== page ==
This particular recipe was lost for many years after my grandmother passed away. None of the kids had the recipe, so we thought it was gone forever. Then my mother, who married in to the family, found the recipe in her recipe box almost 10 years after my grandmother passed away. I got it too late last year to make pickles, so you better believe it was the first thing that I made this year when my cucumbers were ripe.
My grandmother's dill pickle recipe calls for a grape leave on the bottom of each jar. It's supposed to keep the pickles crisp. Does it? I have no idea. My grandma said to use it, so I use it.
For this recipe, I'll assume that you know the basics of canning. If you have any questions, feel free to ask in the comments. I will try my best to answer.
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How to Make Canned Dill Pickles From Scratch
Wash and sanitize jars, rings, and lids. This recipe makes 4 pints or 2 quarts. I doubled it and got enough brine to make 10 pints.
This recipe is to make quart jars. If you want to make pints, the brine recipe is the same, but you'll use half of the spices per jar.
First, you'll want to pick some fresh grape leaves. For me, this meant walking to the front yard. If you don't have fresh grape leaves, you can omit them. It won't affect the flavor at all. You can also use pickle crisp. I have never used it, so I can't offer any advice other than read the directions. Place one leaf on the bottom of each jar.
Start to boil your brine. Boil 5 cups water, 1/2 cup white vinegar, and 1/3 cup salt.
Cut your cucumbers and pack each jar. I cut mine in slices. You might want spears. Cut them however you want. Thick, thin. It all works. Pack those babies into the jar. You want that jar full to the rim because the cucumber will shrink when you water bath the jars.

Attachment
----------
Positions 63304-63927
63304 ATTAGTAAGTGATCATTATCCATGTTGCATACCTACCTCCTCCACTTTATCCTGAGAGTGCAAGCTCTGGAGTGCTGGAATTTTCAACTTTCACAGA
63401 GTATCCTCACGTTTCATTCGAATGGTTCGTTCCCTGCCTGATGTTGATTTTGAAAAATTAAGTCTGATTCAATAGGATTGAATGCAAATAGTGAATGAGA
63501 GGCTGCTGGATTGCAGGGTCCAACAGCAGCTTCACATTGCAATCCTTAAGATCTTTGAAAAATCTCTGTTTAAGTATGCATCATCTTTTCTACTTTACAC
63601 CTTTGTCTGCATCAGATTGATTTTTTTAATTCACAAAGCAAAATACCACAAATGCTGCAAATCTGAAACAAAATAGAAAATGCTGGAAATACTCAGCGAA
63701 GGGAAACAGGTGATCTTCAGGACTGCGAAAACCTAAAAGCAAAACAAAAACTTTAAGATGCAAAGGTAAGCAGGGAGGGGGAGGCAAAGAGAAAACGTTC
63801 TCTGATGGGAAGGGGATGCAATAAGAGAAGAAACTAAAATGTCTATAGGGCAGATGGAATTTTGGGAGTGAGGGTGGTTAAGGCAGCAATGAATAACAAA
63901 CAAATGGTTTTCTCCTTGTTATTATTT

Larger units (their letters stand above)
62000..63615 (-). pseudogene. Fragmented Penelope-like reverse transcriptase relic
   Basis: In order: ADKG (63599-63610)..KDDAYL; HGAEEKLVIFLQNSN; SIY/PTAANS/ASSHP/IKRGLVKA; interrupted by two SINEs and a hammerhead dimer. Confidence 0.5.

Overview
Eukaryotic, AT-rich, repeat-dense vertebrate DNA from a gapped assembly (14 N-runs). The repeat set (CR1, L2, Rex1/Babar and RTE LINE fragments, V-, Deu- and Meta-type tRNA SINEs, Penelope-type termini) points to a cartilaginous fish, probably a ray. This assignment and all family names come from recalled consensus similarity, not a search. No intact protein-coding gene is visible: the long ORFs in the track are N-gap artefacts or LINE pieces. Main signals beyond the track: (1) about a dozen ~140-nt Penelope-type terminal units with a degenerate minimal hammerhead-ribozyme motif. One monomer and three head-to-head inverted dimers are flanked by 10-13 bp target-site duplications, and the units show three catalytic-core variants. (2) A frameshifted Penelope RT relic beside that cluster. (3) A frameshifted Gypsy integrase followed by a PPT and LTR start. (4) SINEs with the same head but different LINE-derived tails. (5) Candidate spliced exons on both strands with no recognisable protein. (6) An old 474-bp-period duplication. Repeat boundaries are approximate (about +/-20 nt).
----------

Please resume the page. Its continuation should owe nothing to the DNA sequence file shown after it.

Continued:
Next add your spices to each jar. If your herb garden did better than mine, add 4 dill heads and stems. If your chickens ate your herbs too or you didn't grow any, use 4 teaspoons of dill weed or dill seeds. I used half of each one for the best of both worlds.
Add 1 teaspoon mustard seed.
Top with a thin onion slice or a garlic clove. I added both. I'm a rebel like that.
By now, your brine should be boiling. Pour it over the cukes, leaving 1/2 inch head space.
Give your pickles a bath so those flavors mix together and the germs are killed. Process for 10 minutes in a boiling water bath.
When the time is up, turn off the stove and take the lid off of your canner. Let the water cool for a few minutes before removing jars. Jars can crack if they are cooled too quickly. Let them sit on a towel or other heat proof surface until completely cool.
You'll be tempted to test the seal on the jars as soon as you can. Don't! This can disturb the seal and even cause a sealed jar to unseal. Yep, it's happened to me.
Let these canned dill pickles sit for a month before eating them. I have to take mine to the basement so I don't cheat!
I hope you enjoy this recipe!
Canned Dill Pickles from Scratch
Makes 2 quarts
- 8 cups of cucumber slices or enough spears to fill 2 quart jars
- 4 heads and stems of dill (or 4 teaspoons of dill weed or dill seed)
- 1 teaspoon ground horseradish (optional)
- 1 teaspoon mustard seed
- 1 large onion slice or garlic clove
- 5 cups water
- 1/2 cup white vinegar
- 1/3 cup salt
- Boil water, vinegar, and salt.
- Fill jars with cucumber slices or spears.
- Add horseradish, mustard seed, dill, and onion or garlic.
- Pour brine over pickle slices, leaving 1/2" head space.
- Process jars 10 minutes.
- Let sit for a month before opening.
To make pints, make brine as directed and add only 1/2 of each spice to each jar. I doubled the brine and had enough brine for 10 pints.